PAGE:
1. Educate yourself, so you can educate your children.
That awkward, or, rather, tragic moment when you meet a person who has a child who is half Black, and you realize they know little to nothing about Black culture/history.
If you’re going to, or already have a child who is half Black, you need to learn about Black culture.** I’m writing this piece with the assumption that you also know about your child’s other identities, and will pass those along to her or him as well. If your child is half European-American, the good news is our education system is set up to teach them about that half of their culture. If they’re half Black and half something else, then you need to work twice as hard.
So how does one go about learning about Black culture? This is not the type of question that can be answered with a few websites and book titles. Nor should you sit somewhere and attempt to “observe” Blackness. That’s ridiculous. Your learning experience is not synonymous to an anthropological dig, but a life long dedication to learning about a group to which you don’t belong. The learning process will be multifaceted, complicated, and eternal. Hopefully you’ll continuously immerse yourself in Black culture while passing down the richness of the African Diaspora down to your children.
How did my mother do it? Again, a question that isn’t easily answered. My mother was raised in the Bahamas, and came to California in the 70s. She says she felt rejected by white Americans because they looked at her as being different—she had an amazing tan (before tans were lucrative), and a thick Bahamian accent. She was often told to “go back where she came from.” Black-Americans, and other people of color, accepted my mother, and her community of friends has always been mixed. While my mother knew about Bahamian culture, she learned about other parts of the African Diaspora through friends, and her own “learning experiences.”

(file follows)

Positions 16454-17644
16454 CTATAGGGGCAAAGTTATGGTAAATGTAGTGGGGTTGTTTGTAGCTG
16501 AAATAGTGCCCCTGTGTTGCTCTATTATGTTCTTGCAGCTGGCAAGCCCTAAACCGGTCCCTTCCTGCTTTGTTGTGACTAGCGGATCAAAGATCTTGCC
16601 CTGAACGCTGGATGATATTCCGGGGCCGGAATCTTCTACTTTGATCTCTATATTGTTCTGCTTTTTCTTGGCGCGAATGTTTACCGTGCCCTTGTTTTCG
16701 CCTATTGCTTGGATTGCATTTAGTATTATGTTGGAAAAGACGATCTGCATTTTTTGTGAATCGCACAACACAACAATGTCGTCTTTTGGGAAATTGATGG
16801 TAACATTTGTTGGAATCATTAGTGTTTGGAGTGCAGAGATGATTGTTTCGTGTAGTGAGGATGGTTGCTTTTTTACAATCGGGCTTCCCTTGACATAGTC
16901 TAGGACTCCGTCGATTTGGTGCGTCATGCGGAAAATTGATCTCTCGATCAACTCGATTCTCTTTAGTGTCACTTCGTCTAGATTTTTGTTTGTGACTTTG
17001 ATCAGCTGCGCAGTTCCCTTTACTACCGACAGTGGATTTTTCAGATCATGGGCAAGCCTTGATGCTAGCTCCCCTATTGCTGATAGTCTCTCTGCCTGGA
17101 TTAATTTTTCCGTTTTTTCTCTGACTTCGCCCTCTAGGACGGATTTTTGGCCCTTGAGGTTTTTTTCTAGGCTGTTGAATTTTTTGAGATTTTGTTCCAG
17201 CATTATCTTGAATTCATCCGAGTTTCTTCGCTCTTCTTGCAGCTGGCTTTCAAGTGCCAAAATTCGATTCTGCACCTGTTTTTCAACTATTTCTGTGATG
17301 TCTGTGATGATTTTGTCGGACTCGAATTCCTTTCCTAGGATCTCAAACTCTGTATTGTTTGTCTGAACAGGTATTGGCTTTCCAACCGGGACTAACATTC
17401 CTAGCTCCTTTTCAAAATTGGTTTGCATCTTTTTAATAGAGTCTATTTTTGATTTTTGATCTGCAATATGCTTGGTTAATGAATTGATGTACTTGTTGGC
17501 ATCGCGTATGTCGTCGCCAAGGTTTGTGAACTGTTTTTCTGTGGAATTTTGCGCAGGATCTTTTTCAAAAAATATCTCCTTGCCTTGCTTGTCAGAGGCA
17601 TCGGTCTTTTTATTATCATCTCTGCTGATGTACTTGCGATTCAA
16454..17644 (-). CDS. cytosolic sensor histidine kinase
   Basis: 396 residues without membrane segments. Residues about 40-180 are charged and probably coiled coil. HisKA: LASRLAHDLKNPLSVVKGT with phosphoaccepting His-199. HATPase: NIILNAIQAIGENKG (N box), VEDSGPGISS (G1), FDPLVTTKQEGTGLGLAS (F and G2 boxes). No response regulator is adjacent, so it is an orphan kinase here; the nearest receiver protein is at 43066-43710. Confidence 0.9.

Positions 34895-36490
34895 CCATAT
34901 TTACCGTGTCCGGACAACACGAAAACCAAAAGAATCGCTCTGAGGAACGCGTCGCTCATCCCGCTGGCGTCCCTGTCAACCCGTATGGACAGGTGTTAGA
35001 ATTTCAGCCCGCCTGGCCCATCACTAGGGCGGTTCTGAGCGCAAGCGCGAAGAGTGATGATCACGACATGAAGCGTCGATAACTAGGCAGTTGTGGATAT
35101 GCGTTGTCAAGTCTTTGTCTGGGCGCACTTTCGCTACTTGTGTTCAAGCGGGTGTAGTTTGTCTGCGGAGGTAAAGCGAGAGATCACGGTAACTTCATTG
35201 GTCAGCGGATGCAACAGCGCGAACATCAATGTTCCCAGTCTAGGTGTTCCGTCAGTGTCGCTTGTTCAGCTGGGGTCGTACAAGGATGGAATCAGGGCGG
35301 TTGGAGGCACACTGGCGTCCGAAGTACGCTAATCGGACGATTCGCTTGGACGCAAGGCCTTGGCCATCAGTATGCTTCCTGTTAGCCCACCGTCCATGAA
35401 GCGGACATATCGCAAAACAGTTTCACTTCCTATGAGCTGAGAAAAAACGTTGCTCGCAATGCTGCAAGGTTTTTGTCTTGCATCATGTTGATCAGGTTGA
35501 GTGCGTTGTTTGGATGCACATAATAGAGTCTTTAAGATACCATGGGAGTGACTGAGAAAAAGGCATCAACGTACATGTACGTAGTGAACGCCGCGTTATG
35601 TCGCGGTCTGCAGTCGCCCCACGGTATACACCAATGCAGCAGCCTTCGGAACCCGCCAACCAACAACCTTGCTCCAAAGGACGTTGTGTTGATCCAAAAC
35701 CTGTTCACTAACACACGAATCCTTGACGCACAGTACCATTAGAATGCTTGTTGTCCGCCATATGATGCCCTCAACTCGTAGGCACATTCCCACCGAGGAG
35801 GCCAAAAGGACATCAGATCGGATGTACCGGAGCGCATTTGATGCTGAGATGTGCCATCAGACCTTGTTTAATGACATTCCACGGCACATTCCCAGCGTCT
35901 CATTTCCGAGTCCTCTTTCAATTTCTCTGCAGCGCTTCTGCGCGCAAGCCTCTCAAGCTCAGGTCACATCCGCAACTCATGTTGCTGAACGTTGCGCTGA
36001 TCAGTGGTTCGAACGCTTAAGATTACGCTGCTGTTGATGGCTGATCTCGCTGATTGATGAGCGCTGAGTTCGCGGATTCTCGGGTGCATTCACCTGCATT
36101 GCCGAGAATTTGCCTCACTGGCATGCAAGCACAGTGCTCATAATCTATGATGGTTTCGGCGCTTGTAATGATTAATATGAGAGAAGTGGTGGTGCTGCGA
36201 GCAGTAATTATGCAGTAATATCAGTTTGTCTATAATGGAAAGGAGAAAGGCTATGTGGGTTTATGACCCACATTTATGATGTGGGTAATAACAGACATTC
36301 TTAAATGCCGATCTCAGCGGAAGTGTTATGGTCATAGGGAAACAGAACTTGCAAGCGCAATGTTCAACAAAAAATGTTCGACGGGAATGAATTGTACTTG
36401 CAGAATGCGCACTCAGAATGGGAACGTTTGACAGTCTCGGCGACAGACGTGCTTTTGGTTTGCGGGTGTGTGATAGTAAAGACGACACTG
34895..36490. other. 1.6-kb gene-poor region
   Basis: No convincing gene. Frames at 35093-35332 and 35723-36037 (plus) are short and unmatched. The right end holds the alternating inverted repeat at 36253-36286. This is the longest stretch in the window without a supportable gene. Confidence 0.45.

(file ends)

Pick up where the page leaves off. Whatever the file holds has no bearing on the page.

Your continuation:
When I was a little girl, together, we read books, and watched films centering African-American history. We went to cultural events where she was often the only non-Black person, but I always noticed it more than she did. Together, we learned about African-American traditions, about soul food, about soul music. When school history books got Black history wrong, or simply ignored it, she told me what she knew, and supplemented the rest with books. She introduced me to Toni Morrison, James Baldwin, and Alice Walker when my schoolteachers didn’t. Billie Holiday, Bob Marley, Al Green, and Natalie Cole sang my childhood lullabies.
In order to learn more about Black culture, my mother didn’t take an “Intro to Black Culture” course. She didn’t have a token Black friend who broke down my complicated history. My mother immersed herself in a culture that was not her own with the same investment that she had when learning about her own ethnicities. And she’s never stopped learning. She still sends me articles about race, about Blackness, about being half Black. We continue to have conversations surrounding Black/mixed-race politics. My mother’s investment and eagerness to learn about Black culture not only allowed for me to learn more about myself, but it also showed me that I come from a culture- a race of people- that is worthy to be learned, to be loved, to be celebrated.
** I want to clarify that I’m not suggesting you should learn what it’s like to be Black, as that is impossible. While you will have great empathy for the Black experience, you will never understand what it’s like to be Black, or mixed, unless it is your experience, and that’s okay.